Seychellois seamen receive backdated pay from time on EU vessels
A provision was made for those seamen to be paid a minimum salary on the standards set by the International Labour Organisation in 2005. (File photo: Joe Laurence, Seychelles News Agency)
(Seychelles News Agency) - Forty-two Seychellois seamen who worked on European Union fishing vessels have received backdated payment from an adjustment in their salaries, a top official of the Seychelles Fisheries Authority said.
The payments will be paid to around 45 seamen who worked on EU vessels January 18, 2014 to January 17, 2020 and around 100 seamen who worked prior to 2005.
In 2005, a provision was made for those seamen to be paid a minimum salary on the standards set by the International Labour Organisation (ILO) or international standard, but this did not happen and seamen were still paid the minimum wage.
A team from the Seychelles Fisheries Authority (SFA) started scrutinising the dossiers relating to activities of the EU’s fleets in Seychelles, in answer to efforts from a group of those affected, the chief executive Cyril Bonnelame told SNA.
A thorough investigation found that the local seamen had not been paid in line with the existing ILO Protocol governing their activity.
The payment of varying amounts some even totalling SCR200,000 ($11,388) will be made in three different phases and the first begun on Monday.
Bonnelame told SNA that by Tuesday late afternoon 42 former and current seamen had received their payment.
"There were around six of them whom we were unable to get in touch with. It is possible they have changed their addresses or contact number, or they may have moved out of the country, but we will continue to work on getting in touch with them or their relatives,” he said.
A jubilant Phillip Jacques spoke of his joy that finally he will receive the backdated adjustment of the salary he should have been earning while working as a seaman on board the EU tuna fishing fleets operating in the Seychelles.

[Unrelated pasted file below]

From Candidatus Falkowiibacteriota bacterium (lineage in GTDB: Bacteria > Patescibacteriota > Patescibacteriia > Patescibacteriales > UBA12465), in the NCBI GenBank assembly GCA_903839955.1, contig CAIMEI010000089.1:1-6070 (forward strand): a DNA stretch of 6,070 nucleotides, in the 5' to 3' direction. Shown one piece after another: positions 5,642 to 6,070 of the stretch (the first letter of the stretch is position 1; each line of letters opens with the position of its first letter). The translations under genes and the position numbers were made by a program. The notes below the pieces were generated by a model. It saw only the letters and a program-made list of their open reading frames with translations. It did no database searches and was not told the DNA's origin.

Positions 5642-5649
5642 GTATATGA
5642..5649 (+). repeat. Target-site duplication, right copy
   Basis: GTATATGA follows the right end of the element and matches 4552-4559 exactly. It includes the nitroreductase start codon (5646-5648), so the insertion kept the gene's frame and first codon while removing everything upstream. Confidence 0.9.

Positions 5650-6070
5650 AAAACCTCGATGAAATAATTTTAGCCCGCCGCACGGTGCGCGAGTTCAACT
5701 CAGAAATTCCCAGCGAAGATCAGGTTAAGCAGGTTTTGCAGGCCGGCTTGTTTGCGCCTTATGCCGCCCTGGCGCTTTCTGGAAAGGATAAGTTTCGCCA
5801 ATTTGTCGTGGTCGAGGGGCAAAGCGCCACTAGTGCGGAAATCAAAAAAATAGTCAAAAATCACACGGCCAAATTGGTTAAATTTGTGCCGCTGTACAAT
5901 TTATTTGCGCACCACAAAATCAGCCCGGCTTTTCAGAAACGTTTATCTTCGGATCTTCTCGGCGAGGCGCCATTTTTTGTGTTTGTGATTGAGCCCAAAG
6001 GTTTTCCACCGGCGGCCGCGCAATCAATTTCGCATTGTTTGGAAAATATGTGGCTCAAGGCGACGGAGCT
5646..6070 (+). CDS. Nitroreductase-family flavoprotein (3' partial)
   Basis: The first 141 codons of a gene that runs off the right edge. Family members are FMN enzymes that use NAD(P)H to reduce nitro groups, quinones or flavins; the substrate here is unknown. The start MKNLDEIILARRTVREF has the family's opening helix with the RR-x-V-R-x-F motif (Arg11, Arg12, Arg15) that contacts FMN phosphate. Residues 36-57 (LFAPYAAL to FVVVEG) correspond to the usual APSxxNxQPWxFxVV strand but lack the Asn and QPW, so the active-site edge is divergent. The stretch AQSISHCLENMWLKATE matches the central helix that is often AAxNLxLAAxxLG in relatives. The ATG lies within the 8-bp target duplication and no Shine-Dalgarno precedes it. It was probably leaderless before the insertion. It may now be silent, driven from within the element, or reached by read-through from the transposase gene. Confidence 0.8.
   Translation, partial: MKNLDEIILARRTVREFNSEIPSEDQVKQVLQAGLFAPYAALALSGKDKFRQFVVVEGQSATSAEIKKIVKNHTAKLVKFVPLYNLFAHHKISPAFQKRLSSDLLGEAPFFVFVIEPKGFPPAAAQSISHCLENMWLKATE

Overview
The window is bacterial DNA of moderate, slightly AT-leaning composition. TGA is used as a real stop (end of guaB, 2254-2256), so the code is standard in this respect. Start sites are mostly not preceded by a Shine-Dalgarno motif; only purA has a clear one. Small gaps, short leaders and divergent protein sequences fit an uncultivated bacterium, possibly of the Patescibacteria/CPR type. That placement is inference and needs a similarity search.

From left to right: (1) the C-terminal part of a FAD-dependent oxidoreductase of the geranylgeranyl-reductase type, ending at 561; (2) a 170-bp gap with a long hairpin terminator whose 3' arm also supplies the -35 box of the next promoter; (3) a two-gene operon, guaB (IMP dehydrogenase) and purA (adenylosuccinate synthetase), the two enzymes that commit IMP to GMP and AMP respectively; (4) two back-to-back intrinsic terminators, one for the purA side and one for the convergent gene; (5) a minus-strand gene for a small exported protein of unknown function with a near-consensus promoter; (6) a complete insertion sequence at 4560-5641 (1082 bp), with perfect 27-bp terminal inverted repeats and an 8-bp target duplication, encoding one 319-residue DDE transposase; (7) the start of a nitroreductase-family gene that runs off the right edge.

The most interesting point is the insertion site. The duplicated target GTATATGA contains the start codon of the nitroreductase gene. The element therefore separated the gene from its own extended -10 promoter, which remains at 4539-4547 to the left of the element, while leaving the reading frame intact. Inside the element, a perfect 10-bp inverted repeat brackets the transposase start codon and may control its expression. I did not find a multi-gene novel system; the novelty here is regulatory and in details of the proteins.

“I think it is very good because in the past we were subjected to a lot of unfair treatment. In the past, the government did nothing about it to help us get our rightful pay and now it has recognised it and is paying us our dues,” he told SNA.
Jacques, who worked from 1988 to 2016, said he always felt aggrieved by the disparity in the amount the Seychellois earned compared to what others were earning. He said they complained many times to the authorities but nothing came out of it.
The second phase of payment will cover seamen who worked before 2005 when the first ILO protocol came into force and they will be paid by the SFA.
“We are waiting for the European Union to give us the pertinent details and documents pertaining to those who worked on the fishing fleets between 2005 and 2014, which was the time span of the first ILO Protocol,” said Bonnelame.
He explained that the payment to be made by the government for pre-2005, will be based on the rate of the dollar at the time, whereas those from 2005 onward will be done by the EU and calculated at the current dollar rate. Some seamen will be paid in two instalments as their employment dates spread over two phases of the ILO protocol.
A representative of the group fighting for the sailors to get their dues, Joalesce Louise, is encouraging all sailors in that category to come forward.
“I have asked them all to come and claim their backdated salary adjustment. Some sailors have been paid 27,000 rupees for just two years adjustment, so please come forward.”